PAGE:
MB: First, my sympathies: I know how frustrating that sensation can feel. Personally, I think I rarely have true writer’s block, the kind where I don’t write. Instead I have days where I write only badly, and sometimes miserably so —and sometimes those days stretch into weeks. When I’m working on a project, there’s almost always something to do, so if I can’t go forward I just move backward in the story and try to revise my way into forward motion again. If I’m between projects, I try to start something new every day until one catches. Immediately after finishing Cataclysm Baby I must have written the beginnings of a dozen terrible short stories, not letting myself abandon one before my writing time was over for the day. So maybe I spent a month writing three or four hours a day on work I wasn’t going to continue with—but at least I was writing. That’s the only way I know to get past writer’s block that isn’t dumb luck.
Biblioklept: Obviously Cataclysm Baby is just out, but do you have any other books or writing projects on the horizon?
MB: I do, thankfully: I’ve been working almost exclusively on a novel for the past three years, and am in the very final phases of that book. I can’t say much more about it yet, but hopefully soon. Once that’s finished, who knows? I’m looking forward to getting back to that place of surprise and uncertainty, after a couple years of knowing what to work on every day.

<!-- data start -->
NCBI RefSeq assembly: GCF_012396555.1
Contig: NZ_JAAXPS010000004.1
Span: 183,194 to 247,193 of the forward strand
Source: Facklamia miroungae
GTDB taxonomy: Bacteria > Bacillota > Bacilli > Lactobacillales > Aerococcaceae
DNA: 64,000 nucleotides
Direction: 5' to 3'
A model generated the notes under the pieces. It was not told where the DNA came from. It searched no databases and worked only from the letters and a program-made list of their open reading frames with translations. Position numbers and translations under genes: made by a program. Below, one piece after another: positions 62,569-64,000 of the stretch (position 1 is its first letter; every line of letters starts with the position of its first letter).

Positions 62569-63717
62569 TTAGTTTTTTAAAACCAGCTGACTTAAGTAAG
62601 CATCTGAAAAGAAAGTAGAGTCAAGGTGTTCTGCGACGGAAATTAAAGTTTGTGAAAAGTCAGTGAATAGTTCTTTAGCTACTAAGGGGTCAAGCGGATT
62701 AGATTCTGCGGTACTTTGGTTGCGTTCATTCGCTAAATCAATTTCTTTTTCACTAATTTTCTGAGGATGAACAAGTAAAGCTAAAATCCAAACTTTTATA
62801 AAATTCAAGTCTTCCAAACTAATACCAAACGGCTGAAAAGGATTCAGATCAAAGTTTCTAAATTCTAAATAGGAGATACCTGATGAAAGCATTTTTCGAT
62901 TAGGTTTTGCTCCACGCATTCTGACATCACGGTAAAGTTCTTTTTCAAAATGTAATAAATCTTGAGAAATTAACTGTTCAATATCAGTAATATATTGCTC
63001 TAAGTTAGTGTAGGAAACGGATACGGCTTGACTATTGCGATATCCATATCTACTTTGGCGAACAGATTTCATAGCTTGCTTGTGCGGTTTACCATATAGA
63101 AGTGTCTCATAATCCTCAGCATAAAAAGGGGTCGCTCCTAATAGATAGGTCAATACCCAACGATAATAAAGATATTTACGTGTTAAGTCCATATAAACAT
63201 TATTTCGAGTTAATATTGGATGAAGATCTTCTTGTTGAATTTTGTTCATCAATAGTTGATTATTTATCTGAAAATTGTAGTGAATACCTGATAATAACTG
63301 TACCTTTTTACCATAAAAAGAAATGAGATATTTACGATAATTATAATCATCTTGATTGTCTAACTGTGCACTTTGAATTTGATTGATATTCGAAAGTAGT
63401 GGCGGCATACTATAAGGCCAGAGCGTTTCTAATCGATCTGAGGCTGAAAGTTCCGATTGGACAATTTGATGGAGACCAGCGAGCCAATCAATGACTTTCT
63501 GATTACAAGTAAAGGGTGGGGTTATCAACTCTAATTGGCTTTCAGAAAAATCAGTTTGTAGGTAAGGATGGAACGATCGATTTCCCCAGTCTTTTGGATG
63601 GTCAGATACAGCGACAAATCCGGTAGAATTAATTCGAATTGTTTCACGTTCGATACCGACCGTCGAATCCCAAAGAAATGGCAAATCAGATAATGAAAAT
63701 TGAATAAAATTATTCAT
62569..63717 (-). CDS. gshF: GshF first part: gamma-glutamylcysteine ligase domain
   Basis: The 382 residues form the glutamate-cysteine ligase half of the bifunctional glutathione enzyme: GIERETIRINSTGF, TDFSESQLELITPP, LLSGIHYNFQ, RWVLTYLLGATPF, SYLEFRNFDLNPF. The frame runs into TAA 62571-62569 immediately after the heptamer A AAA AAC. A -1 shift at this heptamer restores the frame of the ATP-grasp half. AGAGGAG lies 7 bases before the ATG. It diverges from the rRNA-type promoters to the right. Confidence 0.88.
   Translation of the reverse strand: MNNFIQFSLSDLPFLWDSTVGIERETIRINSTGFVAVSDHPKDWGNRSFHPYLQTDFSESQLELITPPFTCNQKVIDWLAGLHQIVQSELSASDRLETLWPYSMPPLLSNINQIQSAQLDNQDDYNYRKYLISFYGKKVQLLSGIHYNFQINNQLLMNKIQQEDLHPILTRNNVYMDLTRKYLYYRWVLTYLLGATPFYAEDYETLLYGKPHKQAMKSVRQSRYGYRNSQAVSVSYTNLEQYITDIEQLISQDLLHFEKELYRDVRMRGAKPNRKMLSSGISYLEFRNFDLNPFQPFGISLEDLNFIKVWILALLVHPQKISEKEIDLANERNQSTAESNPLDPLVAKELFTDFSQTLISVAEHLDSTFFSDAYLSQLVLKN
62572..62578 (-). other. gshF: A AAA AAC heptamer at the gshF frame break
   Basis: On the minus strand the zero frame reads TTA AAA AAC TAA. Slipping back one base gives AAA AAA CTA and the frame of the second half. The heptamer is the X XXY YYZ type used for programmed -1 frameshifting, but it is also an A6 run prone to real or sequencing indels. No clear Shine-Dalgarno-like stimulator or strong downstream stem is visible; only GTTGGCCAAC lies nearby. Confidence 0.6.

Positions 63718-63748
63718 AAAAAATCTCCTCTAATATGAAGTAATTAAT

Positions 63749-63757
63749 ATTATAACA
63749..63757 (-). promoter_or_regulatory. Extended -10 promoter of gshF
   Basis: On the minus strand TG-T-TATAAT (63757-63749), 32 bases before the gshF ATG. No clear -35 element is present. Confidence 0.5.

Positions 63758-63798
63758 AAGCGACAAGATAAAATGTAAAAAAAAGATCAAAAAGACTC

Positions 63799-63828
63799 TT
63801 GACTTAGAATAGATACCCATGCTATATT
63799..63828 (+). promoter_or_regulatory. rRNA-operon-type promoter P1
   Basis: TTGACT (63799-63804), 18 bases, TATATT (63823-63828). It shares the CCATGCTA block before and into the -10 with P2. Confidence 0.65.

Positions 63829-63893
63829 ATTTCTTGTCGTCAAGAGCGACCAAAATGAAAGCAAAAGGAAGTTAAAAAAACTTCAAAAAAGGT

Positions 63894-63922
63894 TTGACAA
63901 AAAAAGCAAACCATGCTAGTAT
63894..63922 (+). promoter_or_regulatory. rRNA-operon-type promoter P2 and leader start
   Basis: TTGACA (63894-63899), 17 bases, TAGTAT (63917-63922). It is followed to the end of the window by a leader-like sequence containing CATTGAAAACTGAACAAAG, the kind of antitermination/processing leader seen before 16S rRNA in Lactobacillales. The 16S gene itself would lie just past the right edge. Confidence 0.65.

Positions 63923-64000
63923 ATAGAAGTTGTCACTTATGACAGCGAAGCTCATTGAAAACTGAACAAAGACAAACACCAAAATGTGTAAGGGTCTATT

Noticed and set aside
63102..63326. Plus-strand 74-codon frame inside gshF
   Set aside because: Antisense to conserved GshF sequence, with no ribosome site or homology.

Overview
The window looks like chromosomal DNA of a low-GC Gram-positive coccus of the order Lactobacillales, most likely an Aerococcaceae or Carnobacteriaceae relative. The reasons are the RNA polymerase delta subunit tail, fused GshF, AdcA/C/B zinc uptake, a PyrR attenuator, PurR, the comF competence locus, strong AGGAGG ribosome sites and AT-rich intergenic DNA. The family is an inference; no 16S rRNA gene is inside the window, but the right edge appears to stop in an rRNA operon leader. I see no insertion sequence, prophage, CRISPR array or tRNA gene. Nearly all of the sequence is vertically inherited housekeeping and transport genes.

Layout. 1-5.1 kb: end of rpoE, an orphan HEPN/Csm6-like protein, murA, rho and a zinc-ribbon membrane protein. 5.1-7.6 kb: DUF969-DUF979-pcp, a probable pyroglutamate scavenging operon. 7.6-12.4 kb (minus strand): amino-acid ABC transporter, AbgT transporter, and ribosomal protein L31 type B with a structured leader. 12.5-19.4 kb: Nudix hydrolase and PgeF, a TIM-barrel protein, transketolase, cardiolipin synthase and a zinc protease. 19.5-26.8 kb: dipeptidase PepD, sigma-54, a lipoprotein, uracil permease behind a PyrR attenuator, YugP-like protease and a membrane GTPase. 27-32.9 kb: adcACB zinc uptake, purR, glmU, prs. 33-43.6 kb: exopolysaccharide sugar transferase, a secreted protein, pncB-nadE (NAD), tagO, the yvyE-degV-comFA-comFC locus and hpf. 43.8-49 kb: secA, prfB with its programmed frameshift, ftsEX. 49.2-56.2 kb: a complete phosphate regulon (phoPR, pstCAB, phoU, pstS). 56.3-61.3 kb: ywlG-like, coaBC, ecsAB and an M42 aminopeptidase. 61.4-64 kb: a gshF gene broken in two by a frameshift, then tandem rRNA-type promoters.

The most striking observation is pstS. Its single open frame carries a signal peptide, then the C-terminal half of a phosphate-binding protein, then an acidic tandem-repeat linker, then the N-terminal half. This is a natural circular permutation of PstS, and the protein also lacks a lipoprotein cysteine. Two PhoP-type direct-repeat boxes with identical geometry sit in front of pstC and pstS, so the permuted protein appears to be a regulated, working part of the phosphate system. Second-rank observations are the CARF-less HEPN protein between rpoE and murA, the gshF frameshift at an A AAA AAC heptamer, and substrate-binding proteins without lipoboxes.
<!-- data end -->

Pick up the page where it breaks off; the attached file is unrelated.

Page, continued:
Biblioklept: Have you ever stolen a book?
MB: Not from a store, I don’t think. Mostly, I probably have some borrowed books I never gave back, and after some number of years those have become something like a theft. When I was 21 or so, I believed someone lent me a copy of Sam Lipsyte’s Venus Drive, which absolutely blew me away, and was hugely influential on me as a writer. I had no idea who Lipsyte was, and at the time there weren’t any other books of his to read. I was sure my friend Irene had borrowed me the book, but she said she hadn’t, and later I tried to return it to a few other friends, but they wouldn’t claim it either. So maybe I did buy it, but I don’t remember doing so, and every time I see it on the shelf I wonder who it really belongs to. Assuming it does belong to some friend of mine, I owe them far more than the cover price: I wouldn’t be the same writer without having found Lipsyte then, or even the same person.